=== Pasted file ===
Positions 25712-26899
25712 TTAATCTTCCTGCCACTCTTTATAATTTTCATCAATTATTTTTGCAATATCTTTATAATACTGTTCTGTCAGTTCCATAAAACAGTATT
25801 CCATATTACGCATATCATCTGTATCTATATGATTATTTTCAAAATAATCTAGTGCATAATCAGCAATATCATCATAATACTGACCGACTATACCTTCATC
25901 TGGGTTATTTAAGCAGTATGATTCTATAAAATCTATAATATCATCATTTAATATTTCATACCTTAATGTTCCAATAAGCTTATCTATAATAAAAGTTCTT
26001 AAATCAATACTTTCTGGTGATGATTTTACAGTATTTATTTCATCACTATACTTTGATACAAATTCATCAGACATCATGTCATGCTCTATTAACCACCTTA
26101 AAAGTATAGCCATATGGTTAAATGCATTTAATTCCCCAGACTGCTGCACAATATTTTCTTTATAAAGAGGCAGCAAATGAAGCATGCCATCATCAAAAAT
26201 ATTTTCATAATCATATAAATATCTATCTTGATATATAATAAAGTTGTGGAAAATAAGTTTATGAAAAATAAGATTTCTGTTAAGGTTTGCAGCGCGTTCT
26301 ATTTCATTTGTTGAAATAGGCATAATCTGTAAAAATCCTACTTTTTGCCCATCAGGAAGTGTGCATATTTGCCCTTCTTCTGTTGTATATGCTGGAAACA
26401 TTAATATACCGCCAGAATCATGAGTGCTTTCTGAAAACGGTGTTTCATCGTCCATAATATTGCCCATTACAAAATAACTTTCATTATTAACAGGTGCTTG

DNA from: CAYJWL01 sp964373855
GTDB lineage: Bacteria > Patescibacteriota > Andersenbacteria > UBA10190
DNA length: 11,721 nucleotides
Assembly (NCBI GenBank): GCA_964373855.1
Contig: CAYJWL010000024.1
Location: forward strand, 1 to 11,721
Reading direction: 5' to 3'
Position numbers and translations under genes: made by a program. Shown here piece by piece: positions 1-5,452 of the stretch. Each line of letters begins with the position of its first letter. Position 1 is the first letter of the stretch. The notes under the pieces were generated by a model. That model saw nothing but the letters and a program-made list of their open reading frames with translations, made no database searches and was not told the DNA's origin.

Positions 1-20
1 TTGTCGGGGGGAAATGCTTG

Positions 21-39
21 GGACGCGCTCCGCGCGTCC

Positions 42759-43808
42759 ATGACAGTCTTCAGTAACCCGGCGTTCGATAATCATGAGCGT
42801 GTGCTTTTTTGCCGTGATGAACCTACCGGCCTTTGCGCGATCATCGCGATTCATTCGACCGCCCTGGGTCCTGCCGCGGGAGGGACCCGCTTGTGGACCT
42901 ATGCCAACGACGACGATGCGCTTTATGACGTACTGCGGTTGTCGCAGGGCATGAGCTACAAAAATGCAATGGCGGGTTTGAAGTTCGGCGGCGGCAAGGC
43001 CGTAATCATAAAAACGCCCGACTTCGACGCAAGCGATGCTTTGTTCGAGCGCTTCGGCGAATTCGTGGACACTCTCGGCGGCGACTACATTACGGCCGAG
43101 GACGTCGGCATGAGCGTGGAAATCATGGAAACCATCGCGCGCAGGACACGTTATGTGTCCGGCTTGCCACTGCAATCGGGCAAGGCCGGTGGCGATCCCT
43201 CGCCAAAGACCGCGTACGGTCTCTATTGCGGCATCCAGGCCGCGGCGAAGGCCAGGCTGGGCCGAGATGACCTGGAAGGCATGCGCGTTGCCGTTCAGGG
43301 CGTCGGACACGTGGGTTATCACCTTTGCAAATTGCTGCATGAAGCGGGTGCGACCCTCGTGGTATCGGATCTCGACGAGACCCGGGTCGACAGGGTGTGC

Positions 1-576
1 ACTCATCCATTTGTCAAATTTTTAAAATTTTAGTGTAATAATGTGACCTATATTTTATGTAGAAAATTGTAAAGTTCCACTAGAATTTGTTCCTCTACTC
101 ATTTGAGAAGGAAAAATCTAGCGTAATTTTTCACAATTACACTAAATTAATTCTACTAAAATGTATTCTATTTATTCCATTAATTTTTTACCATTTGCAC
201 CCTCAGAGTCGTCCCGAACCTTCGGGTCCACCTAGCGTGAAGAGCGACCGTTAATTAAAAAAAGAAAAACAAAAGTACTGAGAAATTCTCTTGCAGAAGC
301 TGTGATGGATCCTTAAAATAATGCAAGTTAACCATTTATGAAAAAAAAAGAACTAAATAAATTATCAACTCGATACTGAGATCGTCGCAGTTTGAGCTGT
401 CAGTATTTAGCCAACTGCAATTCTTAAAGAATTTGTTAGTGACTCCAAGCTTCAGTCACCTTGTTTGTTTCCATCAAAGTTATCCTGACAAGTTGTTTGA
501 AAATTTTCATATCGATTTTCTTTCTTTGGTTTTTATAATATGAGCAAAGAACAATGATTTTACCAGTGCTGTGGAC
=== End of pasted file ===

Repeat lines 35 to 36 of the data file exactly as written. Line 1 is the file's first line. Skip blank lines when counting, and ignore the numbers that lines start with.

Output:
401 CAGTATTTAGCCAACTGCAATTCTTAAAGAATTTGTTAGTGACTCCAAGCTTCAGTCACCTTGTTTGTTTCCATCAAAGTTATCCTGACAAGTTGTTTGA
501 AAATTTTCATATCGATTTTCTTTCTTTGGTTTTTATAATATGAGCAAAGAACAATGATTTTACCAGTGCTGTGGAC